As a growing organization, losing great people can be devastating. Aside from causing a shift in team workload and the client experience, losing an A-player can cause a disruption in the vibe of the entire organization. While we are far from perfect, we have learned a few things over the years to keep a seemingly young and fast-paced team engaged and motivated. Putting our focus on some of the concepts below has allowed us to create a culture, while ever evolving, is one that we are proud of today. It allows us to cultivate the minds of our team and watch the people we surround ourselves with continue to grow and find their own successes. #Goals
Challenge the team
Everyone wants to feel engaged and valued when it comes to their work. If your team faces a challenge and comes out victorious on the other side, it is a sure-fire way to help them feel successful and confident at what they do. A common step for growth is discovering that one can do more than think they can at that moment. For an organization, this means working to create an environment where some failure is ok. Failure is a great opportunity for education and education is critical to getting your team where they need to be. By spending time with the individuals on your team, you can assess where their comfort level is, where their boundaries sit today (in skill sets) and where the competence level is around doing the task at hand. All of these are challenge points for them and an opportunity to grow.
We can all learn from failure and become better because of it, however, there is a time and place to allow said failure. For example, we wouldn’t advise that a brand new member of the team is thrown into a high-stakes negotiation before assessing how that individual might perform in that scenario. They might have all the confidence in the world to knock it out of the park, however, it’s critical that you are setting them up for success even in situations of potential failure and growth.
If companies surround their teams with positive support and encouragement, they are less likely to leave. Conversely, if you do not surround your teams with that level of support, it can make them feel like they are not valued in the work they do.
Set them up for success
While hiring/onboarding a new person can be an exciting step for organizations, there is always a learning curve, both for the company and the new teammate. It is important to communicate with new individuals upon their hire date what the expectation is of them. This means that leaders on the team need to take the time to assess what the competence level is and pour energy into growing that to match the level of confidence the new hire has walking in the door. For example, if a company hires a new person who is a great designer, but did not communicate that they are very particular about how documents look when they are sent out, this doesn’t help the person or the company. If you communicate that you like to see information in a nice, clean document before it’s sent out, this makes the team member’s competence level match your expectation. Everyone feels good with the outcome at that point.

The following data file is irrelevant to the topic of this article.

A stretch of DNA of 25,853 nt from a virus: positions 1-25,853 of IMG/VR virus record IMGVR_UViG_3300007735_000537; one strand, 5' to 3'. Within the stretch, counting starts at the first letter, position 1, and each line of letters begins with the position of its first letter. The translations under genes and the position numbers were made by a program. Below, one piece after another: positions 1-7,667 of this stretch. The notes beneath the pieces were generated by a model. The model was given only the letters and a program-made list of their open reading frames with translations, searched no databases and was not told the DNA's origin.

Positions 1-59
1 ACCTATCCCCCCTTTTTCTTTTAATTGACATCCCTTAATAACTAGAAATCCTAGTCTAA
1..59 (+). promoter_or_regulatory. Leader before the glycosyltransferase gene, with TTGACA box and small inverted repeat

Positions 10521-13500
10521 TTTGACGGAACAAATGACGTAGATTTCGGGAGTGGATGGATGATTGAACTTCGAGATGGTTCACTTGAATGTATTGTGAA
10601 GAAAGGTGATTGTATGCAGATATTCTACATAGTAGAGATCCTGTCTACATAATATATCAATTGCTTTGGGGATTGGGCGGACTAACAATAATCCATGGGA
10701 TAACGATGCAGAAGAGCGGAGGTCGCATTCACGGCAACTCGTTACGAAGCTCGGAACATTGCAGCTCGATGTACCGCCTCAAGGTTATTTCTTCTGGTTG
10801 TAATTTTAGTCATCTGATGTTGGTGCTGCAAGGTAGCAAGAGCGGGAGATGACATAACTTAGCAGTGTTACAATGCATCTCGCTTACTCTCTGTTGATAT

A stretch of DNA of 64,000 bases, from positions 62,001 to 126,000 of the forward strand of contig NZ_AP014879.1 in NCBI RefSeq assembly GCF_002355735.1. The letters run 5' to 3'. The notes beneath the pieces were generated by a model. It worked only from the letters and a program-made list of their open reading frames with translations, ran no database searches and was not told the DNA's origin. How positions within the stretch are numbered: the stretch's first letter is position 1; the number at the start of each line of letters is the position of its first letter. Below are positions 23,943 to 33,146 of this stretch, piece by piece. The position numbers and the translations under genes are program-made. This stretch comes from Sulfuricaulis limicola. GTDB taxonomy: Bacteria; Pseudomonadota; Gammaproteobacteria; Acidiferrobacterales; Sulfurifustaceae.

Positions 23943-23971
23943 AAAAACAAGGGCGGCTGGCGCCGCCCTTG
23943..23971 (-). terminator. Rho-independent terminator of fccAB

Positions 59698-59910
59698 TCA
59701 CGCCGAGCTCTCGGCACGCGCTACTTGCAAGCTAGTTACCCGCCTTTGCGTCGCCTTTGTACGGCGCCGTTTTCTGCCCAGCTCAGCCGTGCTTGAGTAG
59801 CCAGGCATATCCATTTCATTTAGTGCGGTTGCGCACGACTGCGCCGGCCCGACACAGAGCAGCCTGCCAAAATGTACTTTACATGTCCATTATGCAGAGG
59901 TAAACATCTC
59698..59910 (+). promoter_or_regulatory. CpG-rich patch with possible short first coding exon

It is also key to make sure that your team knows as much about the company and processes as possible. If companies gradually introduce the work to a new hire, this can help trigger questions before having the remaining duties passed off to them. There are many situations in which new individuals are expected to take on all of their new tasks right away, before learning the ways in which the company operates. This can cause some animosity off the bat between your team and the organization. It is also important that the company take the time to check in with the individuals on their teams to make sure they feel good about their new position. This would also be the time to provide any feedback and take feedback from them. Doing this will help to make sure everyone wins, which is the goal.
Know their personal goals
It’s not every day that a leader asks what the team’s personal goals are outside of the office. If organizations care to know their team’s personal goals and want to align the company to help them achieve those, we’d say that’s a big deal. If team members know that their organization wants those personal goals to become a reality, everything business related begins to take care of itself. The more your team believes and sees engagement from you in their life and path forward, the more they will be engaged in the company’s path forward. Each of you is lifting the other up – which is the way it should be. Win-win.
Everyone who walks in our shop comments on the beer on tap, the open work environment, the show and tells we do, the fact that that the entire company sings happy birthday to our teammates, the happy hours, free food/snacks and drinks and yes, the growing list of benefits we work to provide for everyone on the team. In our opinion, all of that is meaningless unless you focus on the above items.
Everyone is after the same thing – to be successful and to feel like that they made a material impact on someone or something. As organizations, if you can align with that and help those around you to feel that too – everything else works itself out in the wash.
What keeps your team engaged? We’d love to hear! If you are reading this and are in the market for a new gig, check out our open positions in Nashville!